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Marines as Mail Guards
Marines as Mail Guards: A Story Of the Roaring ’20s
By: Bob Campbell
The history of the United States Marines is nothing if not colorful. From the Mexican War to the Battle of France to the Chosin Reservoir, Marines have earned respect as fighting men. At times the mere presence of Marines has been enough to bring the peace.
One of the more interesting but less well known actions Marines participated in happened in America at a time when there was no FBI and prior to the firm establishment of armed postal inspectors. During the Roaring ’20s violent crime was commonplace. Among the institutions hardest hit was the post office. According to the Postmaster General, from April 9, 1920 to April 9, 1921 there were 36 major mail robberies that netted armed perpetrators no less than $6,300,000.
The first response was to arm all outside postal employees. A common arm used in this detail was the Smith and Wesson Model 1917 .45-caliber revolver. These handguns were readily available as surplus from the recent Great War. Guns and ammunition were transferred from the War Department to the post office. The 1917 revolver, a substitute standard handgun of the U.S. Army, was used not only by the U.S. Postal Service but by the United States Border Patrol. In some cases it was issued directly to bank tellers.
Despite the arming of post office employees, $300,000 dollars was stolen from April to October 1921, during which postal employees and a few robbers were slain. The Postmaster General appealed to the president. A special request was delivered to the Secretary of the Navy. Almost immediately, Marines were detailed to the post office to guard trains, trucks, main buildings and isolated transfer stations.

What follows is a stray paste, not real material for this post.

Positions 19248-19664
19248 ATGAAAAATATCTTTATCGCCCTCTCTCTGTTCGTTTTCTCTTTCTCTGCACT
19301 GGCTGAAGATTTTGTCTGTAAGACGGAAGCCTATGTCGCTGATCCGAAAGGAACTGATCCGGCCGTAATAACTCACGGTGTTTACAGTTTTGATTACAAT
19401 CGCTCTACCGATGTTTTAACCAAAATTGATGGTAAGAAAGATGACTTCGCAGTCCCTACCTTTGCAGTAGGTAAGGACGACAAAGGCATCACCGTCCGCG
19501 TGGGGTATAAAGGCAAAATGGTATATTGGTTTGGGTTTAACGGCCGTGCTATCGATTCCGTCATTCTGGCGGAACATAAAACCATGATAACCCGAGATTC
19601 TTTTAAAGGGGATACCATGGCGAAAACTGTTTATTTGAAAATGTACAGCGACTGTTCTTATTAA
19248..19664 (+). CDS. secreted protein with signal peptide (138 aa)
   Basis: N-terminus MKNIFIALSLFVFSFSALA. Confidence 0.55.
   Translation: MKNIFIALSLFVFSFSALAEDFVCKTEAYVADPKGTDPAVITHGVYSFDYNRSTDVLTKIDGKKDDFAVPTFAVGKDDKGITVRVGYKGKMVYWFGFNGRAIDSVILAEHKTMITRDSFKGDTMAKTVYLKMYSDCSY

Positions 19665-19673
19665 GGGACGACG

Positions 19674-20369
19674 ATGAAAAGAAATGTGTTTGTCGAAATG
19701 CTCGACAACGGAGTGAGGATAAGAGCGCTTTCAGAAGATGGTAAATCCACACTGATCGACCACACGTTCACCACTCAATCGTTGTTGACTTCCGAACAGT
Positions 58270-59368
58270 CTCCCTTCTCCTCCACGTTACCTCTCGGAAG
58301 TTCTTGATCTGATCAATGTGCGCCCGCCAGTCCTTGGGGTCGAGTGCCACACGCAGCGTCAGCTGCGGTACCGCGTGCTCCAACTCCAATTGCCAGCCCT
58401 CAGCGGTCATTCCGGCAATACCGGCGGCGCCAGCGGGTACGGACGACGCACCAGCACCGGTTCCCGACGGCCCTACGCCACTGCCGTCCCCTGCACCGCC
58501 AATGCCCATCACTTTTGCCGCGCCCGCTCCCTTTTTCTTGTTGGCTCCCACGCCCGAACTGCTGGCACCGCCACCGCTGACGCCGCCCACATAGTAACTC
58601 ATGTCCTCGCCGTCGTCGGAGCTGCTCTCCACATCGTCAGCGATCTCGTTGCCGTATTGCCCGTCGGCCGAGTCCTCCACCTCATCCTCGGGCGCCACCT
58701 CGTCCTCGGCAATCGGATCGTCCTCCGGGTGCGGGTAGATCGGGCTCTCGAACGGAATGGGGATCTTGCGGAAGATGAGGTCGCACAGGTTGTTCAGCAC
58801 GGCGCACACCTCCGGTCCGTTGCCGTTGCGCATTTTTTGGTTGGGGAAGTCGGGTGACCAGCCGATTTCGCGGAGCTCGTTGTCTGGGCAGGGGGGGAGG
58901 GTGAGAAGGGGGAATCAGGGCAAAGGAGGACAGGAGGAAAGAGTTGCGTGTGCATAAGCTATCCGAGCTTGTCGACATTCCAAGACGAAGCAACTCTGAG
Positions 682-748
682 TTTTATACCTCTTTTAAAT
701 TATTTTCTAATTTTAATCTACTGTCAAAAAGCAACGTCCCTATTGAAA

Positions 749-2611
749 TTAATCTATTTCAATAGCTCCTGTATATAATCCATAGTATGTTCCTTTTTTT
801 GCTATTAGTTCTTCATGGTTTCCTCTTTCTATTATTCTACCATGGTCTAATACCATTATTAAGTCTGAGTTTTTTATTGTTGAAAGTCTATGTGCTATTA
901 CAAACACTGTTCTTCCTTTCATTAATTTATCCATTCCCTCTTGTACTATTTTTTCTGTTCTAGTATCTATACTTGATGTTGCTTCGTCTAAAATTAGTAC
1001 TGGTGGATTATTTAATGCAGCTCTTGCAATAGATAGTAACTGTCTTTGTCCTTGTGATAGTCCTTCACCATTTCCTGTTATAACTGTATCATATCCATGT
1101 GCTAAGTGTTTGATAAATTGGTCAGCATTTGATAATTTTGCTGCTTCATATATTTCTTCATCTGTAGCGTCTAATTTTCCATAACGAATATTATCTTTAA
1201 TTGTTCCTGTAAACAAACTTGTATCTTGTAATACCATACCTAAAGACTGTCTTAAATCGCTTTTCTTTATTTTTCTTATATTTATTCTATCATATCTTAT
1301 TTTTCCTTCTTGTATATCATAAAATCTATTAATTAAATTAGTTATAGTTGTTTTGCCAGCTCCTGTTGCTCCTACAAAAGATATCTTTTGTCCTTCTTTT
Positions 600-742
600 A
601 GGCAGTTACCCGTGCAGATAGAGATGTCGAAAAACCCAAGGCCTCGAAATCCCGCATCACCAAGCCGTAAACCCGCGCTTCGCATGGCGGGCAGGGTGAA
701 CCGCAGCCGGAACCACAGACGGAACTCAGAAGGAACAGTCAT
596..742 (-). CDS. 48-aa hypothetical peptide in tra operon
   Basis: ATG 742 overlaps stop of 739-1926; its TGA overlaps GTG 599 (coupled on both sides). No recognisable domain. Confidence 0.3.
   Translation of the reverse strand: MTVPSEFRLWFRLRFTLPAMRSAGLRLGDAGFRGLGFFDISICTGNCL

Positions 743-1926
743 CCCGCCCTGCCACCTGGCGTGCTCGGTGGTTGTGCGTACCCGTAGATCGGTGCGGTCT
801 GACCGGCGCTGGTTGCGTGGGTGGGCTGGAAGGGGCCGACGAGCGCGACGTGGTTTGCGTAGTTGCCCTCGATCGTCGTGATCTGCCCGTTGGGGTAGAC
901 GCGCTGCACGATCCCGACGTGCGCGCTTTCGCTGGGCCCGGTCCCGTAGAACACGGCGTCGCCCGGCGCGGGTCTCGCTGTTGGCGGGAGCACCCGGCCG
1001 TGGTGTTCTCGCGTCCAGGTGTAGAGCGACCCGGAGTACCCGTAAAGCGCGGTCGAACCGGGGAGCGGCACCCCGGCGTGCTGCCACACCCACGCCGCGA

The Marine action was no token show. Nor was it a small scale operation. The Marines were serious, heavily armed, and in a high state of readiness. The original contingent consisted of 53 officers and 2,200 enlisted men dispatched throughout the country. Post office robberies stopped immediately. No one wished to face armed, ready Marines. The first Marine guard action ended in March 1922.
The nation was divided for this purpose into two zones, eastern and western. Dividing lines were clearly marked. Williston, N.D., Green River, Wyo., Denver, Colo., El Paso, Texas and Albuquerque, N.M., were cities considered borders of the Western Mail Guard. Eastern units came from the Expeditionary Force. This crack unit was stationed at Quantico, but two companies were seconded for the mail assignment from Parris Island. Brigadier General Logan Feland commanded the Eastern Zone, which was divided into three areas. The First Regiment covered New York, the Tenth Regiment, Chicago, and the Southern Area was headquartered in Atlanta.